Wow.  This is a dilemma.  Let me divide the matter into two issues.

First, the buyer's problem is that he decided to work on a property BEFORE he owned it and BEFORE it was clearly proven that the title was clear.  I know you understand that I am not offering legal advice on this because I'm not an attorney but your attorney is correct that the BUYER created his own problem and unless you also made some kind of agreement to reimburse him for his imprudence, then I wouldn't worry about it.  Set that aside and concentrate on the other problem which is to clear the title to your house.

You have the second matter which is one we often find after bankruptcy - a discharged debt with an underlying lien or judgment which survives the bankruptcy,  It is my personal opinion that bankruptcy attorneys who fail to provide the extra step of asking the court to vacate the lien are doing a disservice to their clients.  When I have raised this matter with these attorneys they either know the lien will survive and don't care or they were ignorant of the law.

Your situation is compounded by the fact that the title agent who vetted your property in the refinance either missed the lien or didn't understand that it survived the bankruptcy. 

So, the truth is that two providers whose services you paid for allowed a lien to stay attached to your house and the reality is that the refinance title insurance was a loan policy and will offer no direct source of help and you need to fix this one yourself.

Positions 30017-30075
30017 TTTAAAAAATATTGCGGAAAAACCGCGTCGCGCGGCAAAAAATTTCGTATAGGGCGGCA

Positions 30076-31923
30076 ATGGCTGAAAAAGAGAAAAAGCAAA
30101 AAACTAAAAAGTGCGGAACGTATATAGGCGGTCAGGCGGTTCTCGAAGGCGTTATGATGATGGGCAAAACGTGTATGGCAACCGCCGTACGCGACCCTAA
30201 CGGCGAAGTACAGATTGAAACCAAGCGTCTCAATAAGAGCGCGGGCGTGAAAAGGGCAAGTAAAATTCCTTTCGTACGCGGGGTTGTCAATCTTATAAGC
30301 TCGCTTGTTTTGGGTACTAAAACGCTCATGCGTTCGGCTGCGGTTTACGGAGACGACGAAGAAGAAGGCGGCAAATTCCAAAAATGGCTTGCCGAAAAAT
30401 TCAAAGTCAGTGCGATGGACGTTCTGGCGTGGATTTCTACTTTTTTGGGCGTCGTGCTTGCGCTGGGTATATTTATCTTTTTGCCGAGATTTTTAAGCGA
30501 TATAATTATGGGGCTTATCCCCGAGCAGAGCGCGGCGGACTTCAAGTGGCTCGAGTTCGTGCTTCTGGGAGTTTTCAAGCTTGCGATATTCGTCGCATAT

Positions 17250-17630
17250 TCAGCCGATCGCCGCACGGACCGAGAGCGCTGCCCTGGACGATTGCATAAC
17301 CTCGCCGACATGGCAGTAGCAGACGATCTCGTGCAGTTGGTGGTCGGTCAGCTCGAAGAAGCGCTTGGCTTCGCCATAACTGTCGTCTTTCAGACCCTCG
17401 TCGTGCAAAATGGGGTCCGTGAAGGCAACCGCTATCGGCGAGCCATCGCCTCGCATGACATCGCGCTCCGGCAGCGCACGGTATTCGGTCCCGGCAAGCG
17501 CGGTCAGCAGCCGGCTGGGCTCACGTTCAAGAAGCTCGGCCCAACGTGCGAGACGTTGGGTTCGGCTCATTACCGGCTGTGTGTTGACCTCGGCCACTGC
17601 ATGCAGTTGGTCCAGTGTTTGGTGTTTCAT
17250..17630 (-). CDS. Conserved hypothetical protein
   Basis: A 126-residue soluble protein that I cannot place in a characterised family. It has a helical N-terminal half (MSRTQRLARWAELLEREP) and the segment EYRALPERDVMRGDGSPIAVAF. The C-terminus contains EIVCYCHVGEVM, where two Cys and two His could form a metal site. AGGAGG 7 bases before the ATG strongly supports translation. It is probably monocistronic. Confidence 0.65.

That is the heart and truth of the situation.  You would have had to deal with it at the time of the refinance if it had been discovered so this is just a delayed resolution.

As with any foreclosure, the lienholders expect to lose money and it is in their interest to make a short sale deal unless there is so much equity in the house to cover the foreclosure losses when the house is eventually sold after they go through all of the trouble - take it and then market it.  This will help you but you must also keep in mind that the title insurance you bought in the refinance insured your MORTGAGE lender that they have FIRST position.  This means that if you default and they have to move forward and foreclose, they will have to process a title insurance claim to deal with the finance company and get them out of first position.

The starting point moving forward is to acknowledge you are alone - no help from the old bankruptcy attorney or the title insurance company who insured the refinance.  Your job is to find a negotiated settlement for both lienholders and your buyer.  Hopefully they will all be motivated to mitigate damages and the deal you are offering is better than going through the title insurance claim process followed by foreclosure.

I am not saying this is easy but if the reality is that avoiding foreclosure or in the case of the finance company getting money now rather than later is the preferable alternative then you should be able to make a deal.

Either you or your attorney need to use good negotiating skills to pull it all together.  If not, then everybody except the finance company loses. 

I am sorry that I don't have better news but sometimes I think just clearly seeing the hand you are dealt does help.  Now you just have to play it and I do hope you win.

Your attorney sounds like a good one.  ;)